Watch, Touch and Discover at the Nagoya City Science Museum
The Nagoya City Science Museum is one of the world’s best science museums and houses the largest planetarium in the world. The museum is located on the grounds of Shirakawa Park in the Sakae area of Central Nagoya a downtown area famous for its high-end department stores and plethora of restaurants.
It is not hard to spot the museum in the distance with its unique modern architecture and huge ball-shaped planetarium in the middle of the building. The museum building itself is an exhibition with its photovoltaic power generation equipment used to power the building, green covered walls, unique elevators and visible earthquake-proof construction.
The Nagoya City Science Museum has 6 floors of science to explore with three main sections on modern technology, life sciences and general sciences. The museum is split into three main buildings each having a different theme.
The Life Science Building has exhibitions on Discovering the Earth, Clothing, Food and Housing, Human Body and Secrets of Life.
The Astronomy Building contains the Planetarium as well as sections on Our Universe and a Science Stage.
The Science and Technology Building has sections on the Wonders of Science, Mechanics and Technology, Principles of Nature, Matter and Energy, Frontiers of Science and an Observatory on the 7th floor.
The motto of the museum is “Watch, Touch and Discover” and it certainly lets you do this with various hands-on exhibits that let you explore, learn and discover.
You have two options in terms of entrance tickets. One is for the museum only and the other is for both the museum and planetarium. Temporary exhibitions are sometimes held in the basement. At the moment they have a special exhibition called “Fushigiwaarudo” or Mysterious World in English which is running from July 18 to August 31.
The exhibition is really interesting and contains images and art to trick your mind as well as optical illusions. They even have the famous “The Dress” also known as “Dressgate” that was such a huge internet sensation earlier this year in February. Do you remember the one? It caused disputes all over the world between family and friends over its colour. Is it white and gold or blue and black? Well, now you can finally decide for yourself with a visit here!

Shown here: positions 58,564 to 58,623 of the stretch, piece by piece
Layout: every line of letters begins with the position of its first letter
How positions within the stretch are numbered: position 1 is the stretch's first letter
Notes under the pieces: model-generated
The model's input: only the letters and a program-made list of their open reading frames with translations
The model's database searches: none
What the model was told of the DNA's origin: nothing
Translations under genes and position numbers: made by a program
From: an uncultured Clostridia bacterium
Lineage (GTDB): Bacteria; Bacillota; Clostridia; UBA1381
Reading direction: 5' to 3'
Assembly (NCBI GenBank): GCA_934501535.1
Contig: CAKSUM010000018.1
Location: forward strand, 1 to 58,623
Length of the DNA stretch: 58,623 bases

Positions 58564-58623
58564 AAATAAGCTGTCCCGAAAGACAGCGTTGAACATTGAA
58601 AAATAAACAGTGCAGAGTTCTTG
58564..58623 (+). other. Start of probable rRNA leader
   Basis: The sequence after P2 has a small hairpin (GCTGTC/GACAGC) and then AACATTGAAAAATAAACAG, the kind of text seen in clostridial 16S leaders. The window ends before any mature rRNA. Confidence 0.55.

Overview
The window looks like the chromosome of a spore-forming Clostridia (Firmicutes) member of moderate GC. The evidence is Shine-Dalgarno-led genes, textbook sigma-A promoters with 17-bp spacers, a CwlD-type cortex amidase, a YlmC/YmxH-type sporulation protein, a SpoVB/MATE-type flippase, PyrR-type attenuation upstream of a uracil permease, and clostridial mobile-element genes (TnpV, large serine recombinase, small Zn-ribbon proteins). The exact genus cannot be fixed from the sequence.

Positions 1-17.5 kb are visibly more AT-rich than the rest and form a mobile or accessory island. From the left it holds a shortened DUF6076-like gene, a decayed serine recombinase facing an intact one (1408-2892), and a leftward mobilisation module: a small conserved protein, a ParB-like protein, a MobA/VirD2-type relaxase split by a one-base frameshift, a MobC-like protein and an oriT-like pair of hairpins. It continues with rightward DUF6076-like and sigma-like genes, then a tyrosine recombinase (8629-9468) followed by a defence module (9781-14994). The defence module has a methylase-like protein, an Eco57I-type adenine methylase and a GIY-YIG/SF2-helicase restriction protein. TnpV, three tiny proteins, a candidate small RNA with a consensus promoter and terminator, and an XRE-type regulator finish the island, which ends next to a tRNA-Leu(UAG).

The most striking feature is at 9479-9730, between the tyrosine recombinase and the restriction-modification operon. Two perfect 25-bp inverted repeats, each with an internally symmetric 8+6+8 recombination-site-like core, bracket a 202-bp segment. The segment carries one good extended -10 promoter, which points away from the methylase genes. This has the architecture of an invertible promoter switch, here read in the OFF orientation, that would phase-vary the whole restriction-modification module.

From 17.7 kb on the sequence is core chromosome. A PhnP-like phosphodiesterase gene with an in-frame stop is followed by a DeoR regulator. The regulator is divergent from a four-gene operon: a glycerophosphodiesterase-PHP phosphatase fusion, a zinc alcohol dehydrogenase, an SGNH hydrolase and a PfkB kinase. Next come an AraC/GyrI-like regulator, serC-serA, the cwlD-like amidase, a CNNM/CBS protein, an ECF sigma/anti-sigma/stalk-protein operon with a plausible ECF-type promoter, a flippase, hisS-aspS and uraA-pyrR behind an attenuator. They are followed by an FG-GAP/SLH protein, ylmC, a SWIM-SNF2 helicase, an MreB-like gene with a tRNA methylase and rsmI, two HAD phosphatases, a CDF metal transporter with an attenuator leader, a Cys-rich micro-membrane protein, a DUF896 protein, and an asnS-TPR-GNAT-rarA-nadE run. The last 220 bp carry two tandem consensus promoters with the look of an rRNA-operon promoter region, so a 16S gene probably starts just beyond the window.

The Planetarium dome is called “Brother Earth” and features the world’s biggest dome screen with a diameter of 35 meters. The programs at the planetarium change on a monthly basis and cover current astronomical phenomena. The theme for August is “Space Elevator and is about a future where we might be able to visit space easily via a space elevator. The shows are presented live in Japanese only, but are still very interesting to look at and enjoy on the huge spherical screen.
A place I really like is the “Deep Freezing Lab” where you can cool off from the summer heat in a -30C room by wearing a special deep freeze suit. You have to queue for a free ticket at certain times of the day to enter the lab, but it is worth it and allows you to see beautiful aurora images in a room which simulates conditions at the Earth’s Polar Regions. The “Tornado Lab” is also a lot of fun and allows you at the push of a button to create a real 9 meter tall tornado.
A fun aspect I really like about the museum is the touch-screen tablets utilized on the upper floors which let you learn about space and future technology through interactive learning. The information is available in both English and Japanese.
Unfortunately most of the explanations in the museum are in Japan with some English titles. You can get around this by downloading an app for the museum which allows you to use your smartphone to hear information about the exhibition. The English audio guide plays automatically when you stand close to each exhibition.
Once you finish visiting the museum it can be fun to check out the action at Shirakawa Park where the museum is located. You will quite often find groups of people practicing dance or for a local festival in the park and it is one of the best places in Nagoya for people-watching.
The Nagoya City Science Museum is one of the most popular tourist attractions in Aichi Prefecture (https://taiken.co/single/five-fun-things-to-do-in-aichi) and is a fun place for visitors of all ages to try their hand at science through interactive learning.
Address: 2-17-1 Sakae, Naka-ku, Nagoya, Aichi Prefecture 460-0008
Hours: Open from 9:30 am to 5:00 pm
Closed: Every Monday, The Third Friday of the Month and from December 29 to January 3
Admission: Museum only 400 yen (Adults), Museum & Planetarium 800 yen (Adults) with Junior High School Students and under FREE
Sakae is an easy 30 minute walk from Nagoya Station, or 5 minute train ride on the Higashiyama Subway line. From Tokyo take a JR Tokaido Shinkansen to Nagoya, which only takes around 100 minutes on the fastest Nozomi Train.